Afghans who fled Panjshir: ‘Everything can change by the hour’
As resistance forces continue to battle the Taliban on Afghanistan’s last war front, residents who fled the province say there is no clear winner yet.
Kabul, Afghanistan – Since the Taliban claimed “complete control” over the Panjshir Valley in Afghanistan’s northeast earlier this month, the group has been accused of “widespread atrocities”, forcing many Afghans to flee the province – the last remaining enclave of resistance against the group’s rule.
“We didn’t even know what was happening in the next village,” said a government worker who managed to flee the province six days ago. Like other sources Al Jazeera spoke to, he did not want to reveal his identity for fears of retribution.
For nearly a month now, Panjshir’s towering mountains and sprawling valleys have been a black hole of information in Afghanistan, with the National Resistance Front (NRF) and the Taliban battling for the control of the country’s last holdout resisting the Taliban’s sweeping takeover.
Though hundreds of thousands of Afghans in the country and abroad have placed their hopes in the lush province, the 100,000-plus Panjshir residents themselves have had little chance to tell the story of what transpired in their homes and villages over the last several weeks.
‘Everything can change by the hour’
In late August, as the battles were heating up, the Taliban cut off internet and mobile phone services in the province, effectively cutting off the residents not only from the rest of the country and the world, but also from themselves.
After weeks of intense fighting, the Taliban on September 6 claimed its control over Panjshir Valley. But the NRF, led by Ahmad Massoud, son of slain commander Ahmad Shah Massoud, has pledged to keep fighting.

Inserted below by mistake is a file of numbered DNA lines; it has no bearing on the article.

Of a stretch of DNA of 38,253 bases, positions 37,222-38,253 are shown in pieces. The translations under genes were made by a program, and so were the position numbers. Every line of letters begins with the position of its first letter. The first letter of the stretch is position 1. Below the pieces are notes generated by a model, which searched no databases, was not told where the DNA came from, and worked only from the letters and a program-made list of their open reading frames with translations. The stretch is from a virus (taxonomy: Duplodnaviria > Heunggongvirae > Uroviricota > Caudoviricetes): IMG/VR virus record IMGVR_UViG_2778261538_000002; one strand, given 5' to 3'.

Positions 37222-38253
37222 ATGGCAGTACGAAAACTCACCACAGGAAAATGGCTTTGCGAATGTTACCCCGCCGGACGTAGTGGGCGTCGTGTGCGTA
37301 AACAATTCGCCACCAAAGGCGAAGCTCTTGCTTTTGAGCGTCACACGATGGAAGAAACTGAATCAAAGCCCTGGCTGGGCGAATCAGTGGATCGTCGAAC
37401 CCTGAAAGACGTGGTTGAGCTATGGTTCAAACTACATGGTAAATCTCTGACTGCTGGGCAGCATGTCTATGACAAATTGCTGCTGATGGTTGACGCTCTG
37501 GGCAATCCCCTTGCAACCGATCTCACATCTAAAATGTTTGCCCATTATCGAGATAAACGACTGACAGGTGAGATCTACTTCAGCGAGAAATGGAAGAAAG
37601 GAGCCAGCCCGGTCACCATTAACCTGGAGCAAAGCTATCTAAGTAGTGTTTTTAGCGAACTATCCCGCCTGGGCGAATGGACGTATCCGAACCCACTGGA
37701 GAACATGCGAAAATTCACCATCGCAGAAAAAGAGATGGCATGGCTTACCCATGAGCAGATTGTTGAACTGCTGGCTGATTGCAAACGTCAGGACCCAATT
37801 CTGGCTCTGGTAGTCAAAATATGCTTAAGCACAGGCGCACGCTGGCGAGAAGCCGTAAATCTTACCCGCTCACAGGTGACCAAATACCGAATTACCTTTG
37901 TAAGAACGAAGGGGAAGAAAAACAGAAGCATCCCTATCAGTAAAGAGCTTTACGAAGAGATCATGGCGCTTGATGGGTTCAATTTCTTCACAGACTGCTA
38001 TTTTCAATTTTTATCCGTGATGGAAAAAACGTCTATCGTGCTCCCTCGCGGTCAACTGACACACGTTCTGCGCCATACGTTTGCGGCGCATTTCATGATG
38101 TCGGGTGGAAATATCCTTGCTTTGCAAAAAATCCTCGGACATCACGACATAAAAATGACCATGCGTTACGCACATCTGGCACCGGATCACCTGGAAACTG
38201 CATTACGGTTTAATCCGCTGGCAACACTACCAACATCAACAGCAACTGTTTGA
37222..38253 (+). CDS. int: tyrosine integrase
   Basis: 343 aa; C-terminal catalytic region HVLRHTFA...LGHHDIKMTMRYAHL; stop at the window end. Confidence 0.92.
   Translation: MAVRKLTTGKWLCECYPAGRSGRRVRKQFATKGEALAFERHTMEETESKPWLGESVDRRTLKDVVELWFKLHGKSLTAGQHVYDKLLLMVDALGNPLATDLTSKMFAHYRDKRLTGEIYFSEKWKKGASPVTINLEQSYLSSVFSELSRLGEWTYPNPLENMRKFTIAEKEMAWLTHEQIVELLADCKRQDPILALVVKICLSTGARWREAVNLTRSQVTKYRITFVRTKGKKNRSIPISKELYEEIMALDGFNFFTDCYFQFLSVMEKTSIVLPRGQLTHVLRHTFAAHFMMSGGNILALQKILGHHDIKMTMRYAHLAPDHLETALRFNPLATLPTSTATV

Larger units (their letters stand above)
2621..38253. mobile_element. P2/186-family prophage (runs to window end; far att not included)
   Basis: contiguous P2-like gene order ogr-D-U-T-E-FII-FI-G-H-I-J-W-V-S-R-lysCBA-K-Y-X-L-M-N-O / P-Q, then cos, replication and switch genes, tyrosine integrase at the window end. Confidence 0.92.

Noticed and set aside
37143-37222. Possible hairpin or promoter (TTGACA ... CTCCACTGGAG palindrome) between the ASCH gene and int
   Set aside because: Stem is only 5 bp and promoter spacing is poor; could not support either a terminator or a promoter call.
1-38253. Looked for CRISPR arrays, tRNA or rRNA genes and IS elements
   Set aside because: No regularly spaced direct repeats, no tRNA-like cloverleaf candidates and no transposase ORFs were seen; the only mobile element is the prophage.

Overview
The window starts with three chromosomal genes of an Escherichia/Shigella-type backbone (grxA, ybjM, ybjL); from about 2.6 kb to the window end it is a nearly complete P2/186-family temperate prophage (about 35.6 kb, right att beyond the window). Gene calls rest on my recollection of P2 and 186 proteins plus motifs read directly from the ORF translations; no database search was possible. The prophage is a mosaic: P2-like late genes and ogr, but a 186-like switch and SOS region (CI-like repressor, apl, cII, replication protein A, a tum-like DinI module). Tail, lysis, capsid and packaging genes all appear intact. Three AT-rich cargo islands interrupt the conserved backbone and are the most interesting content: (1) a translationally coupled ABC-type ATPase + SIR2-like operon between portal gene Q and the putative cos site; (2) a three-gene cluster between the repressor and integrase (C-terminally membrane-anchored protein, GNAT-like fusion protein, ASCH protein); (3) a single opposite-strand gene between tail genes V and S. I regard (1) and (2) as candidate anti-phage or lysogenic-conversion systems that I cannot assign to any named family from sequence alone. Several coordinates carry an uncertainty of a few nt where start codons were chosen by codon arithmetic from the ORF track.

Though Panjshir’s residents support the resistance and have a special reverence for the father and the son, the fighting has taken a substantial toll on a province that is heavily reliant on the transit of goods and visitors from Kabul.
When the fighting was at its worst, residents told Al Jazeera the Taliban stacked shipping containers at the entrance gates of the province in a bid to regulate who made it in or out.
“Everything can change by the hour,” the government worker said of the fierce battles between the Taliban and the resistance force.
With the province cut off both physically – by mountains and valleys – and technologically, the people of Panjshir have not yet been able to gauge the true strength of either side, said the government worker.
The NRF says it has “thousands” of fighters from across the country fighting alongside them. It even claims to have captured 1,500 Taliban members.
Panjshir residents who spoke to Al Jazeera said the number of Taliban fighters dispatched from across the country is not clear. With the information blackout, numbers touted by both sides have proven difficult to verify.
“No one in Panjshir has any certainty about what’s going on,” said the government worker.
The Taliban has been accused by former Vice President Amrullah Saleh of using civilians to clear landmines. Rights groups have also accused the group of committing summary executions in the province.
The Taliban has denied the charges.
“Many countries were propagating about atrocities in Panjshir but there is no proof,” Anas Haqqani of the Haqqani Network, a Taliban ally, told Al Jazeera’s Osama Bin Javaid on Thursday.